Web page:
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Handbook Appendices Forms Theatre Scholarships For Theatre Majors, Minors, and Intendeds University Theatre Handbook Table of Contents Theatre Home

A.3.c  Career possibilities. 

Acting is not the only viable career choice in the theatre.  Far from it!  In terms of steady work, it doesn’t come close to being as secure as many other occupa­tions on the list.  And it certainly affords you less power and control than many others.  It’s not even sure to provide you as much personal satisfaction as many of the others, or as much cash.  In many ways it calls for much greater personal risk than most of the others.  So why elect a career in acting?  Well, if you have to ask, it’s probably not for you.  Choose another.

But acting does have this going for it: it’s the most fundamental of the theatrical arts.  It embodies the heart of what theatre is about—a first-person storyteller shaping the imagination of the “other” in an audience, and leading the social artistic and ritualistic experience.  And to give acting it’s due, all the other jobs on the list point to that mo­ment of audience contact which the actor controls.  Arguably, in order to be fulfilling, they must all be peopled by either itinerant actors (those working toward creating the artistic moment) or ardent audience members (those fixated by the event).  Being both helps.

If you will persist in your attempt to earn a living through your art, the following are some of the recognized careers in the theatre you may wish to consider.  Film, television, radio and cognate entertainment media are not included. 


Sound Controller


Properties Supervisor


Props Handler


Props Maker



Specialized Coach





Artistic Director

Fight / Fencing

Casting Agent


General Manager


Company Manager

Stage Manager

House Manager

Assistant Stage Manager

Box Office Manager

Technical Director

Director of Development

Master Stage Carpenter

Audience Development

Crew Carpenter

Educational Activities

Grip (Stagehand)

Public Relations


Press Agent


Advertising Agent

Scenic Designer

Literary Agent

Scene Painter

Personal Manager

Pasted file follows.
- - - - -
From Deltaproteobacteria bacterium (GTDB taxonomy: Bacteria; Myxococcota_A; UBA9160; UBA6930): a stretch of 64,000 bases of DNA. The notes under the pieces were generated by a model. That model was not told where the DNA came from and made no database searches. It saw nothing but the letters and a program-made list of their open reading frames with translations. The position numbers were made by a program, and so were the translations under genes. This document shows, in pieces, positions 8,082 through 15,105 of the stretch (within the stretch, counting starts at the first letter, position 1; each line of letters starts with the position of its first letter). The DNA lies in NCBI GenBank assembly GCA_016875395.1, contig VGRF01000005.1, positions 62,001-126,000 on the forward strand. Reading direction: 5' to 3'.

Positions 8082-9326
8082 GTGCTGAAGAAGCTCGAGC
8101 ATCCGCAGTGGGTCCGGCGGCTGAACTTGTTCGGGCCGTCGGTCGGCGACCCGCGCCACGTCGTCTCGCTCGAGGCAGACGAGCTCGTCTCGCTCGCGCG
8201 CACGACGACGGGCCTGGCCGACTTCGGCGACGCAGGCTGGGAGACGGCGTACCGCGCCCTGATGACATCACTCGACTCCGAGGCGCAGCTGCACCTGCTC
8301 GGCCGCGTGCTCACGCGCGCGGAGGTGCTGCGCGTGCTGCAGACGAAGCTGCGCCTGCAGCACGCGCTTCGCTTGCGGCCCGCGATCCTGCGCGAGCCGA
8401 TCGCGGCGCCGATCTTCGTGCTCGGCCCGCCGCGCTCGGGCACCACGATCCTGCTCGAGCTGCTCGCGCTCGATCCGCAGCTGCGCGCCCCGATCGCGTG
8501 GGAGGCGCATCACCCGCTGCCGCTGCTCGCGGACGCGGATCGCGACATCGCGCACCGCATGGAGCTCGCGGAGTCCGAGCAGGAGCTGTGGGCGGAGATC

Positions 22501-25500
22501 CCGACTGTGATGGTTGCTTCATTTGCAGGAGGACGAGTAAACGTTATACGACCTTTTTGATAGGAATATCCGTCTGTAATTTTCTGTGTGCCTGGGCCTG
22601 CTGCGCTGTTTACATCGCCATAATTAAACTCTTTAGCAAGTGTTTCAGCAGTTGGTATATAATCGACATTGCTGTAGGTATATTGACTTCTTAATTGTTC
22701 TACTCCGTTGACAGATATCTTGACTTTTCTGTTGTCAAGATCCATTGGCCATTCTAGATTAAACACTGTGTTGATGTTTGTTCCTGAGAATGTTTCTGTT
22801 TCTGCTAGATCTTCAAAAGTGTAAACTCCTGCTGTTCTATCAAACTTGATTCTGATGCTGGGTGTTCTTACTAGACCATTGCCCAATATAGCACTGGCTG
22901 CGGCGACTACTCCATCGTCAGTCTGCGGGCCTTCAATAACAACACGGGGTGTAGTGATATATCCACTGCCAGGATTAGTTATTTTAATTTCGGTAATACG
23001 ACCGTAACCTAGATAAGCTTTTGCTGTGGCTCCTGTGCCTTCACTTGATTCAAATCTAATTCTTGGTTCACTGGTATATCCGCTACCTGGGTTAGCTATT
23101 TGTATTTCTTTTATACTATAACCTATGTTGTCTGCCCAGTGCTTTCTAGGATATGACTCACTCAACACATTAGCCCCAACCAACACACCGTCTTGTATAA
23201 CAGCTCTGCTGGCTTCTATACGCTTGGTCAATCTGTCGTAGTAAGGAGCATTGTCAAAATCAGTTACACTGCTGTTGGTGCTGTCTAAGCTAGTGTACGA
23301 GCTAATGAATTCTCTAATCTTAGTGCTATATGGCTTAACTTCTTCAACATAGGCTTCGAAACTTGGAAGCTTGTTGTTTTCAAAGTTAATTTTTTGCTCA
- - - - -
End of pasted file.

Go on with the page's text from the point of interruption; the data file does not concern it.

Costume Designer

Booking Agent

Cutter / Seamstress


Wardrobe Supervisor

Education / Criticism



Makeup Artist

College Professor

Wigs/ Hair Stylist

Secondary School Teacher

Lighting Designer

Elementary Arts Specialist

Master Electrician

Private Acting Coach

Lights Board Operator

Arts Librarian

Sound Designer

Play Reviewer

Master Sound Technician

Theatre Critic

It’s clear that all of the careers on the list call for special preparation.  You can be intro­duced to the skills of many of them right here through your involvement with our pro­duction program and course work..  This is probably the best time to begin your sorting-out process, remembering that choosing one does not eliminate all the others.  Later, you’ll need more technical training through either additional formal education or by way of intern/apprenticeship programs.  You should begin thinking of these possibili­ties now, and talk it over with your advisor, explore through our production opportunities, choose summer jobs which will support your training for specific areas, look into intern­ship possibilities with local theatre companies.

Then it’s off to graduate school or to starting in the trenches in a production company.  Don’t pass on any opportunity to practice your craft and build your résumé.  You will want to gather as many contacts as you can.  And if you need to earn a living through non-theatre activity while you’re waiting for the break, be sure that it will help build your theatrical skills.

Be sure to create a support group for yourself.  Your family and friends are the logical place to start, but if they don’t fully share your dream, add others who do.  After you’ve made some contacts you’ll begin to develop professional relationships which provide support in an entirely different way.

Next Section: A3d: Support Organizations

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